First and foremost, they are both technology giants with a concentration in software applications that offer a wide array of desktop publishing and web-based applications. Secondly, they are both facing up to the fact that Google offers (for free) what both Microsoft and Adobe rely upon at the core of their sales - namely Google Docs.

It offers users features that are similar to the experience of MS Office and it then allows the document to seamlessly convert into a PDF file. As Google increases its portfolio of free applications, there will be a point when users have to wonder why they are spending money on Microsoft and Adobe products. It will no longer make sense - that's assuming it ever did. I have to imagine that a merger between the two companies is one that will eventually happen.


When rumor surfaced last month that Verizon (NYSE:VZ) was considering acquiring Netflix, the stock surged 6 percent. It has since lost some of that luster when the idea was dissected a bit further and discovered to not have made much sense. But I have to wonder that this will not be the end of this sort of speculation when it comes to Netflix. Amazon (NASDAQ:AMZN) has also been involved in that discussion and as Netflix' stock continue to falter, one has to believe that all of the smoke will eventually lead investors to the fire.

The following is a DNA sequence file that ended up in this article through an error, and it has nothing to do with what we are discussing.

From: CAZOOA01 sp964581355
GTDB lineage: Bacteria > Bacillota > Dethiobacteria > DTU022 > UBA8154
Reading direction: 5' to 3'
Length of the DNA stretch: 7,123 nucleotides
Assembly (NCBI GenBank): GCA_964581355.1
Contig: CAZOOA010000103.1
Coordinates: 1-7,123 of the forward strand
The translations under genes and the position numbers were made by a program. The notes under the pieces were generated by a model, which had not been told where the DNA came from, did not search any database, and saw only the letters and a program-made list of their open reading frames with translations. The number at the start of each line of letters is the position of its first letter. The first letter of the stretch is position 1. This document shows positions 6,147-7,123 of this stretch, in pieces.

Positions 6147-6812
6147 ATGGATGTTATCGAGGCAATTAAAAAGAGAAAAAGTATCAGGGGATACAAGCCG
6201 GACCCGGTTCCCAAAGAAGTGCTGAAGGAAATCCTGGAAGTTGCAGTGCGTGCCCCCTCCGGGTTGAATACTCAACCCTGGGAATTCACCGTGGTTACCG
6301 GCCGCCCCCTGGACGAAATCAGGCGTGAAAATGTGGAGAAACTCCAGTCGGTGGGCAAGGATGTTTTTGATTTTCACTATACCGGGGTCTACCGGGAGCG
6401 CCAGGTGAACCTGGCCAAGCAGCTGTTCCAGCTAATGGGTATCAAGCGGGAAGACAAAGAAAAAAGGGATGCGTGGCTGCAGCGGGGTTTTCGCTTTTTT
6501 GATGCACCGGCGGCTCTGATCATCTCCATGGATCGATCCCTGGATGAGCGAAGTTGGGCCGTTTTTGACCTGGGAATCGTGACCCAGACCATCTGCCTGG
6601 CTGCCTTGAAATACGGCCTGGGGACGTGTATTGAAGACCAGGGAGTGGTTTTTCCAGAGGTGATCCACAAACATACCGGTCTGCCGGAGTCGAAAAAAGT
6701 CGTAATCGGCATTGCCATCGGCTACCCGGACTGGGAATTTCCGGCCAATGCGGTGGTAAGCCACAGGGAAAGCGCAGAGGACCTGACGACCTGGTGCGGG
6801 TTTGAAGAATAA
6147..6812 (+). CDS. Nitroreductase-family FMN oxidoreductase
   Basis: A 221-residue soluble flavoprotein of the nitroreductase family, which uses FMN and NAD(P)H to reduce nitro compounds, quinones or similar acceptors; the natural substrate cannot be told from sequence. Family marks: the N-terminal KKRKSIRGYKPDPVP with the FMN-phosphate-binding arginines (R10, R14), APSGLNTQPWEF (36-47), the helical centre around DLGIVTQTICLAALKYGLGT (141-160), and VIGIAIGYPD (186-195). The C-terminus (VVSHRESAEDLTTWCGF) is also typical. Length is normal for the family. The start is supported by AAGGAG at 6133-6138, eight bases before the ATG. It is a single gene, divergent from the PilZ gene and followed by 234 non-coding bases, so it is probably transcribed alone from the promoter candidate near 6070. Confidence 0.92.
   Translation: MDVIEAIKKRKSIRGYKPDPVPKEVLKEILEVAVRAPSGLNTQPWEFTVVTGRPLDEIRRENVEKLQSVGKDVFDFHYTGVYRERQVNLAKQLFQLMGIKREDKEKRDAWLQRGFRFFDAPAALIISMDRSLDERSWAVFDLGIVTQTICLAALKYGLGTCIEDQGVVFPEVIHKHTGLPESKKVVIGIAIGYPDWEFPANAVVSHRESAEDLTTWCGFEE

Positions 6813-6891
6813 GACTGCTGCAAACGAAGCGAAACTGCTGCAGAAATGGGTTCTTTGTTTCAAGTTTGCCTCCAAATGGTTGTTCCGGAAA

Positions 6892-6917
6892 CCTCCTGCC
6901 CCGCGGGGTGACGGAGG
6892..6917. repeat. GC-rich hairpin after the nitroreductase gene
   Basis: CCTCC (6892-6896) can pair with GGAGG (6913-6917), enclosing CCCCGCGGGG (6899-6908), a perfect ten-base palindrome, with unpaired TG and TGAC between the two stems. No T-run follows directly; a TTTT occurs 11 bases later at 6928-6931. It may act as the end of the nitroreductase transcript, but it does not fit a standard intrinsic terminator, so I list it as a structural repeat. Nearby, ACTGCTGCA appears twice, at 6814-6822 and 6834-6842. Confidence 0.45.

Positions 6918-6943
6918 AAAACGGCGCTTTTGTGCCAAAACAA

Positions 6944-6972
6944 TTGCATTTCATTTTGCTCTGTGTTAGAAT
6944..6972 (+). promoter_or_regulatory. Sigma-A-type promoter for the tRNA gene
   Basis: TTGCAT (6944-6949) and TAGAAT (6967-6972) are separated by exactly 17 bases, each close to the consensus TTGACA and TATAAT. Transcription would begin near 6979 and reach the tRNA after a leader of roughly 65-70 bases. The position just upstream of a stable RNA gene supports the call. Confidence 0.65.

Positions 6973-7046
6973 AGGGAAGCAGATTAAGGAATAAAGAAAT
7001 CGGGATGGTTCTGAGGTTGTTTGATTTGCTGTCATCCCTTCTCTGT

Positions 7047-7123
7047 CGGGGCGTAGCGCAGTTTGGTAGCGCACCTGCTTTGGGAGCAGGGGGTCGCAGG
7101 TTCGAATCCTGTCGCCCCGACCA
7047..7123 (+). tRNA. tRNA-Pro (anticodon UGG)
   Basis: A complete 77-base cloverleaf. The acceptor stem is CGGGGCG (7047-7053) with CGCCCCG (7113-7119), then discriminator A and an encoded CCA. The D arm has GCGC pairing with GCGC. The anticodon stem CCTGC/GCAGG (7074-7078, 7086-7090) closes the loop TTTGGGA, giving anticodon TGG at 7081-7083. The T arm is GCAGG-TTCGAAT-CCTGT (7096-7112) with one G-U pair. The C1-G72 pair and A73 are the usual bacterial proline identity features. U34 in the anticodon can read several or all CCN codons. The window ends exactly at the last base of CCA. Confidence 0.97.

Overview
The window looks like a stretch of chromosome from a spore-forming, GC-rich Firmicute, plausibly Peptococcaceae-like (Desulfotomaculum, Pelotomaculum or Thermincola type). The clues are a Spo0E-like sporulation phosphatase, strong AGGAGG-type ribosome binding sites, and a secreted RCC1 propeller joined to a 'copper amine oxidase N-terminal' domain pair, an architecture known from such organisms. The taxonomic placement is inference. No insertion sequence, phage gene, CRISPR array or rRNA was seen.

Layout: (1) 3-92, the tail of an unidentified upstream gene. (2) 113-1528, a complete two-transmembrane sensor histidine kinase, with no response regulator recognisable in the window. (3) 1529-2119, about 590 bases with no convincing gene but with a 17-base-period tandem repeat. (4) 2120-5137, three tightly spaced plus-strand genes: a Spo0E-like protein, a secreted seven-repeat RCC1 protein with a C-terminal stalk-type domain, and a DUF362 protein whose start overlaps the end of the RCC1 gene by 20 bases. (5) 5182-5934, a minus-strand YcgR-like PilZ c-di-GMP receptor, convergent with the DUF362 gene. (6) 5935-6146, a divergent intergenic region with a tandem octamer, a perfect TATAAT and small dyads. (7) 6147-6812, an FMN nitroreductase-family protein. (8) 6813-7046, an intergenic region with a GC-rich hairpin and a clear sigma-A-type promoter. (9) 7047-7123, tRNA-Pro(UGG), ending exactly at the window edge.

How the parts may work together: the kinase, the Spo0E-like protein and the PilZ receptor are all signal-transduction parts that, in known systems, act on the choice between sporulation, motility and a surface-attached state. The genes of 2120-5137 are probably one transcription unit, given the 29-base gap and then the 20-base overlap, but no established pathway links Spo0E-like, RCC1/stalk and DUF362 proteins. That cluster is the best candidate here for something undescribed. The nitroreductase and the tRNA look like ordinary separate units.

Aside from the tough competition, what has hurt Netflix is the public relations disaster it caused surrounding its recent price increase during the summer of last year - an event that prompted many faithful subscribers to cancel and ultimately led to the company offering an apology. I think once the subscriber defections stabilize, so will the stock price. I'm not suggesting that it will go higher, only that it may not go much lower.